This description has a lot of useful information--it's made entirely from tips, made of the Assamica cultivar, its flavor is smooth and sweet, and it has a malty nuance (interesting and worth mention because one wouldn't expect this from a white tea). But the "Highly recommended" reads like a weasel word -- Recommended by whom, by Upton? Does this mean their other teas are only weakly recommended? This seems silly. And "is on par with the most exquisite white teas"...what exactly is the "most exquisite"? Taste is so subjective and I think it's best to refrain from making sweeping statements. For example, I notice that many tea drinkers strongly prefer silver needle white tea over shou mei, but there are those (such as myself) who would take shou mei any day.

I'm singling Upton out a bit unfairly here...mainly because I want to keep this post as positive as possible. =) I think Upton's descriptions are consistently honest and informative and that's one reason I like them as a company. However, if you scan commercial descriptions of various companies, you find language like this all the time, and sometimes significantly worse. "You'll love this tea..." and variants of that phrase are quite common. How does the writer know what I'll love? A major weasel word is the word "renowned" or "famous" to refer to an estate or tea garden, or sometimes a particular tea. And another weasel word: "rare". If a tea is limited production, a one-time single batch, why not state how much of it was produced? If it's not, there's no basis to claim it's "rare". If it has won an award, why not state that? But if it hasn't, but your own personal team of tasters selected it for its qualities, isn't that more informative than just saying it's good? Thinking about these things enable us to identify honesty (and dishonesty) in commercial descriptions.

The description of one of Upton's teas (TD70, since discontinued) contains the phrase:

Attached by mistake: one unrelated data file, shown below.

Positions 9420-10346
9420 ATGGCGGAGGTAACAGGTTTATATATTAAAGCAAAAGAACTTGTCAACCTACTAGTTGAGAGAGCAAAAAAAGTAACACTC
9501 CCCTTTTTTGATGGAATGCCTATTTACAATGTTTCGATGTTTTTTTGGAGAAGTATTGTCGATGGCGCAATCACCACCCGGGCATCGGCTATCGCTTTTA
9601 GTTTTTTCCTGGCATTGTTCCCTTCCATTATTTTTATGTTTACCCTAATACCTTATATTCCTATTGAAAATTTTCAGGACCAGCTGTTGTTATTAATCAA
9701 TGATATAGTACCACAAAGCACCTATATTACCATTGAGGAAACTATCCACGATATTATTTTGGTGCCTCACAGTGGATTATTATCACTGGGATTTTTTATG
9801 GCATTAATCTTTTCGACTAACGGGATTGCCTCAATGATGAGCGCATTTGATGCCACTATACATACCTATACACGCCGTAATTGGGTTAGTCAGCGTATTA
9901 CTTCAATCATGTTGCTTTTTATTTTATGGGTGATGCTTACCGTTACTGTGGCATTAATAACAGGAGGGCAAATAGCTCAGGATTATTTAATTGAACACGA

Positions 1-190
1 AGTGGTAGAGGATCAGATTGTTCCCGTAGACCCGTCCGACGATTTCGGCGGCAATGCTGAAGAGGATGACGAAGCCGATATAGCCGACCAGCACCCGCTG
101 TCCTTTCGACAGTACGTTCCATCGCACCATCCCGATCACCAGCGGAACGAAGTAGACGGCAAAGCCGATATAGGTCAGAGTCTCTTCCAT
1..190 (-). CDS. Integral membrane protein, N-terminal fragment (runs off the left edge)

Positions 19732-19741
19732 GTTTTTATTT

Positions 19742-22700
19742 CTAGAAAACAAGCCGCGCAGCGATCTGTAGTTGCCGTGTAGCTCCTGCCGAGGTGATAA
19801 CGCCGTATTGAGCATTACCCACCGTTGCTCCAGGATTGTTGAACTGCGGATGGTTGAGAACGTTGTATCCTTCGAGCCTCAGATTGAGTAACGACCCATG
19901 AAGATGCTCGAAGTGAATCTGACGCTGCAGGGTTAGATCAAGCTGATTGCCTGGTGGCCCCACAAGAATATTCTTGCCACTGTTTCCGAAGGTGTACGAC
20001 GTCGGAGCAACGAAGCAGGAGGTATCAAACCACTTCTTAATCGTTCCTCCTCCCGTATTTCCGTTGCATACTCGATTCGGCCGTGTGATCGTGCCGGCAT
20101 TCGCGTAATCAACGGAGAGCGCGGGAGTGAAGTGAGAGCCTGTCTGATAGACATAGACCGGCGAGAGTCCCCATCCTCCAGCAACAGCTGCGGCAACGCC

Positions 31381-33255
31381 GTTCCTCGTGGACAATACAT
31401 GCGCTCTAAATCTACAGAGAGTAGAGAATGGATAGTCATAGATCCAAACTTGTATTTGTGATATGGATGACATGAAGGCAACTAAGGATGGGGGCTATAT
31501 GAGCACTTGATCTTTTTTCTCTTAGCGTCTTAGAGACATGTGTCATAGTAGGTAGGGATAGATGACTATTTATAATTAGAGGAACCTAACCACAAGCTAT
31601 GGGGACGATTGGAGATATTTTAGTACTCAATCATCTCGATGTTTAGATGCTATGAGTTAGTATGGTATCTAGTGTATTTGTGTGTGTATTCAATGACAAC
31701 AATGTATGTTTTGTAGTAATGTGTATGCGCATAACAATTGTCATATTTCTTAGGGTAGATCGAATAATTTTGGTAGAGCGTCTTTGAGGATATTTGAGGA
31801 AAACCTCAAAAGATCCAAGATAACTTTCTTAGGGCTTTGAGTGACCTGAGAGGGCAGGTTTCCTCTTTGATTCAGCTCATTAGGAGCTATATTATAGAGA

...one of the best we have cupped this season...

I think this is better...it's not claiming that the tea is the best out there, it's just saying--hey, we tried a bunch of teas and we really liked this one. There's nothing wrong with subjectivity in taste...I think most people want to buy from tea companies that employ people who put effort and their own subjective judgment into tasting teas.

I'd be curious to hear other people's opinions / experiences with commercial descriptions. Does anyone have any more likes / dislikes to contribute?

Friday, April 2, 2010

Three Unusually Good Inexpensive Teas

In the world of high-quality loose tea, it's often true that you get what you pay for. I've often tasted several grades of the same tea and noticed the increasing complexity corresponding to appropriate increasing price--and it's also important to mention that many of the higher-priced teas lack unpleasant characteristics present in their cheaper counterparts.

But it's also true that there are deals out there. Today I'll share three teas that I personally think are unusually high in quality relative to how inexpensive they are. If you're price-sensitive but still want to try something really good, I'd recommend checking out these offerings.

Upton Tea Import's Se Chung Oolong:

Se Chung was a bit of an enigma to me; it has been tricky to figure out exactly what it was, and I'd still like to find more reliable sources to back up the page I wrote on Se Chung. (Thanks to the many forum participants who informed this article.) From trying a few se chungs, they can be quite diverse. This particular one is a greener oolong, strong and bold in flavor, complex in aroma, and the leaves can be infused many times. I like this far better than any Tie Guan Yin I've tried in a similar (or considerably higher) price range. Detailed review of Upton's Se Chung. At $4.90 for 100g, this tea is an absolute steal.

Hampstead Tea's Darjeeling (from Makaibari Estate):

This is a lighter, gentle Darjeeling, not a first-flush but with a noticeable first-flush character. It's also fair trade and organic certified--and beyond this, it's a biodynamic plantation (which includes in this case the fact that most of the area of the estate is left as wild forest). But even setting these things aside, I think this tea competes with considerably more expensive teas on its flavor and aroma alone. The aroma is very pleasing and has a lot of things going on. Detailed review. I'm not sure if it has an official price but I've seen it for sale in stores and online retailers for as low as $4 for a 125g canister; typical price is closer to $8 but it's still a great deal.

Ten Ren's Pouchong 3rd Grade:

This is by no means a top-notch Pouchong / Bao Zhong. It has a number of subtle qualities that connoisseurs and everyday tea-drinkers alike will most likely object to--a fishy quality, a certain harshness. But it's hard to find inexpensive pouchongs, and this one is the only one I've found in this price range that's worth trying. It has a honey-like sweetness, a floral quality, and yet has a pleasant bite to it, and I find it quite enjoyable to drink. Detailed review. 4oz. for $7.00; I actually bought it in Chicago for less than this in the Ten Ren store but the prices may have gone up since then.

Always looking for more ideas!

I'm always looking for more teas that people think are an exceptionally good deal, so if you have anything you know of, please let me know!